Chapter 5 - Introducing Iteration

Lisp has several ways to do iteration. In this section we'll look at the most common looping constructs. Later, in Chapter 12, we'll look at mapping, then we'll take a brief look at series in Chapter 32; both of these are closely related to iteration.

Simple LOOP loops forever...

The simplest loop in Lisp is just a LOOP form wrapped around whatever you want to repeat. Before you try this next bit of code, know how to interrupt execution of your Lisp system; normally this is Command-period on a Macintosh or Control-Break on a PC.

? (loop
    (print "Look, I'm looping!"))
"Look, I'm looping!" 
"Look, I'm looping!" 
"Look, I'm looping!" 
"Look, I'm looping!" 
"Look, I'm looping!" 
"Look, I'm looping!" 
"Look, I'm looping!" 
"Look, I'm looping!" 
... and so on, until you interrupt execution... 
Aborted
? 

This kind of endless loop has legitimate applications. You're already familiar with one: (LOOP (PRINT (EVAL (READ)))), Lisp's read-eval-print loop.

Actually, your Lisp system does some extra things in its read-eval-print loop:

But there's a way out!

Most of the time you write a LOOP form, you'd like to have a way out. Fortunately, a RETURN form anywhere inside will cause control to leave the LOOP; any value you specify becomes the value of the LOOP form:

? (loop
    (print "Here I am.")
    (return 17)
    (print "I never got here."))
"Here I am."
17
RETURN is normally used in a conditional form, like this:
? (let ((n 0))
    (loop
      (when (> n 10) (return))
      (print n) (prin1 (* n n))
      (incf n)))
0 0
1 1
2 4
3 9
4 16
5 25
6 36
7 49
8 64
9 81
10 100
NIL
?

This example could be done better using a DOTIMES form, see below. But the combination of LOOP and RETURN offers the flexibility to return from the middle of a loop, or even from several places within the loop if need be.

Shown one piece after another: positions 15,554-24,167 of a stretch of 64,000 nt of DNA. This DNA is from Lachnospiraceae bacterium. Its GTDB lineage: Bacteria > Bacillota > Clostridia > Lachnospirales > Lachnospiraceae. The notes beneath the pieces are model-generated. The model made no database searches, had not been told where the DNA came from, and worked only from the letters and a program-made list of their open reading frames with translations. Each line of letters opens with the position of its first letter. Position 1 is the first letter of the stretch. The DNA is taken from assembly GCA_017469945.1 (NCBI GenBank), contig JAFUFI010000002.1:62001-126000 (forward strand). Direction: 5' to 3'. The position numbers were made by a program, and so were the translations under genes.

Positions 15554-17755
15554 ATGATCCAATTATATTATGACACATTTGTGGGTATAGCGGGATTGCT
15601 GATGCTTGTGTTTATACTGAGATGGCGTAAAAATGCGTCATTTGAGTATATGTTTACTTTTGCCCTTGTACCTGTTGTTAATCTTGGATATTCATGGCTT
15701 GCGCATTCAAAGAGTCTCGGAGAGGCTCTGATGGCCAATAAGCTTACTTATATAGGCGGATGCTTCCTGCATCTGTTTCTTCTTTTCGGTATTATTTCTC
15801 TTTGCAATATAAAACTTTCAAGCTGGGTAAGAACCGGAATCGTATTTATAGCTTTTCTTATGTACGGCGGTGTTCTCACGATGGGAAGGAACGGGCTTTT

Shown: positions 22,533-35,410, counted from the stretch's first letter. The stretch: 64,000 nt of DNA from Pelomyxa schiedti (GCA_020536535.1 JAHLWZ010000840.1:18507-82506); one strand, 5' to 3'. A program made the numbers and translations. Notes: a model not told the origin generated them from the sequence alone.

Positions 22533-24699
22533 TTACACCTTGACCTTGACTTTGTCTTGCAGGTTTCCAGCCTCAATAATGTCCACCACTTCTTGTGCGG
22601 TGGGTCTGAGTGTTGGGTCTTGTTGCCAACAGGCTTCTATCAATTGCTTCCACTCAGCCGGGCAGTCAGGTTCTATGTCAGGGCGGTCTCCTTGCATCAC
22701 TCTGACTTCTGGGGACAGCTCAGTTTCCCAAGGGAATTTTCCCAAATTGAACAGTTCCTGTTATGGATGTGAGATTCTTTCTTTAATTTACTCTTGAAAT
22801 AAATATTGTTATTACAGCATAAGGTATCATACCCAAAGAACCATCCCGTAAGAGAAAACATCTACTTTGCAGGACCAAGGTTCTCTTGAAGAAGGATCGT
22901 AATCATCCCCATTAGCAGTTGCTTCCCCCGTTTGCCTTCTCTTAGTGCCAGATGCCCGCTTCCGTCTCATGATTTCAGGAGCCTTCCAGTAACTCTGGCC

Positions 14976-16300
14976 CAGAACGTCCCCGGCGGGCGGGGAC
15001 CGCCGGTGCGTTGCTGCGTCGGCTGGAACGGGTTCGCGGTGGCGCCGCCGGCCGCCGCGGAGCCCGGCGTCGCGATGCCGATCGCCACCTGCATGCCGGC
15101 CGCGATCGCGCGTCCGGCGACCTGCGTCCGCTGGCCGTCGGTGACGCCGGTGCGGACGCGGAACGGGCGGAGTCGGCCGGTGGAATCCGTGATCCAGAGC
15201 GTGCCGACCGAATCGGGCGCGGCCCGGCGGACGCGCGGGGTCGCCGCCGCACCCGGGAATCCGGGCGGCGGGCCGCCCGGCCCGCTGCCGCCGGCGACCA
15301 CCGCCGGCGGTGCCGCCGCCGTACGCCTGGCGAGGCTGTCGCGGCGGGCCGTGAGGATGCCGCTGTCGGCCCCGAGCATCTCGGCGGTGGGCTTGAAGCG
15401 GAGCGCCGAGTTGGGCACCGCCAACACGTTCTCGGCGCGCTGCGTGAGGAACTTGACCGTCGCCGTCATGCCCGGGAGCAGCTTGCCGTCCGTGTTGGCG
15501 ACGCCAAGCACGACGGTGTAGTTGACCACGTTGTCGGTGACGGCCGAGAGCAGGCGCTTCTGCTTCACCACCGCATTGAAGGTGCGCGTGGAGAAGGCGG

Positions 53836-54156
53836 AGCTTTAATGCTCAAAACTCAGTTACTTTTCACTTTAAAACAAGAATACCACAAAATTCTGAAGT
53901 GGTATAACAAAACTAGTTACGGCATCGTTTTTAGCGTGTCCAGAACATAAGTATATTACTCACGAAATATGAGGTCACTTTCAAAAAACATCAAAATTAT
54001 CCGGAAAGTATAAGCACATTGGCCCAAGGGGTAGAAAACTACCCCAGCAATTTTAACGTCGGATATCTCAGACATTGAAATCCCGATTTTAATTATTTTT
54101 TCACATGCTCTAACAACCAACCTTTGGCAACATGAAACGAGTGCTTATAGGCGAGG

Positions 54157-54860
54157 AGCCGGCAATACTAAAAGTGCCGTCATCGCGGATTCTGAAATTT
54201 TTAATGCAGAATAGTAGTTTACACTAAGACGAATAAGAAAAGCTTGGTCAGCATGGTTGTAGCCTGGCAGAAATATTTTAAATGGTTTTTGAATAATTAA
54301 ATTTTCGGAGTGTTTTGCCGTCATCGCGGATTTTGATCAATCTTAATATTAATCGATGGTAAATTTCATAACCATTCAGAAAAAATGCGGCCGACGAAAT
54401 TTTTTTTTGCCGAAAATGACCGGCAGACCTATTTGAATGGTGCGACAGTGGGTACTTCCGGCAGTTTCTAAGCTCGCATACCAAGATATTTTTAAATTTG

Use DOTIMES for a counted loop

To simply loop for some fixed number of iterations, the DOTIMES form is your best choice. The previous example simplifies to:

? (dotimes (n 11)
    (print n) (prin1 (* n n)))
0 0
1 1
2 4
3 9
4 16
5 25
6 36
7 49
8 64
9 81
10 100
NIL
?
DOTIMES always returns NIL (or the result of evaluating its optional third argument).

Use DOLIST to process elements of a list

Another common use for iteration is to process each element of a list. DOLIST supports this:

? (dolist (item '(1 2 4 5 9 17 25))
    (format t "~&~D is~:[n't~;~] a perfect square.~%" item (integerp (sqrt item))))
1 is a perfect square.
2 isn't a perfect square.
4 is a perfect square.
5 isn't a perfect square.
9 is a perfect square.
17 isn't a perfect square.
25 is a perfect square.
NIL

In this example, we've done some fancy things with FORMAT. If you want to learn more about what FORMAT can do, you should look ahead now to Chapter 24.

The preceding code used a list of numbers, but Lisp allows a list to contain any kind of object:

? (dolist (item `(1 foo "Hello" 79.3 2/3 ,#'abs))
    (format t "~&~S is a ~A~%" item (type-of item)))
1 is a FIXNUM
FOO is a SYMBOL
"Hello" is a (SIMPLE-BASE-STRING 5)
79.3 is a DOUBLE-FLOAT
2/3 is a RATIO
#<Compiled-function ABS #x1E9CC3E> is a FUNCTION
NIL
? 
Note how we used the backquote and comma to build the list in this example. Do you understand why we did this? All of the list elements up through the ratio 2/3 are self-evaluating; we could have put them in a quoted list as we did in the previous example. But #'abs is equivalent to (function abs) which, when quoted, is just a list of two symbols. To get the function itself into the quoted list, we had to force evaluation of the #'abs form, thus the comma inside the backquoted list.

Like DOTIMES, DOLIST always returns NIL (or the result of its optional third argument).

DO is tricky, but powerful

The DO form lets you iterate over multiple variables at the same time, using arbitrary forms to step each variable to its next value. Here's an example which both iterates over the elements of a list and runs a counter at the same time:

? (do ((which 1 (1+ which))
       (list '(foo bar baz qux) (rest list)))
      ((null list) 'done)
    (format t "~&Item ~D is ~S.~%" which (first list)))
Item 1 is FOO.
Item 2 is BAR.
Item 3 is BAZ.
Item 4 is QUX.
DONE
? 

To understand this better, let's look at the general syntax of DO, and relate its parts to the example:

(do ((var1 init1 step1)
     (var2 init2 step2)
     ...)
    (end-test result)
  statement1
  ...)

var1       = which
init1      = 1
step1      = (1+ which)
var2       = list
init2      = '(foo bar baz qux)
step2      = (rest list)
end-test   = (null list)
result     = 'done
statement1 = (format t "~&Item ~D is ~S.~%" which (first list))

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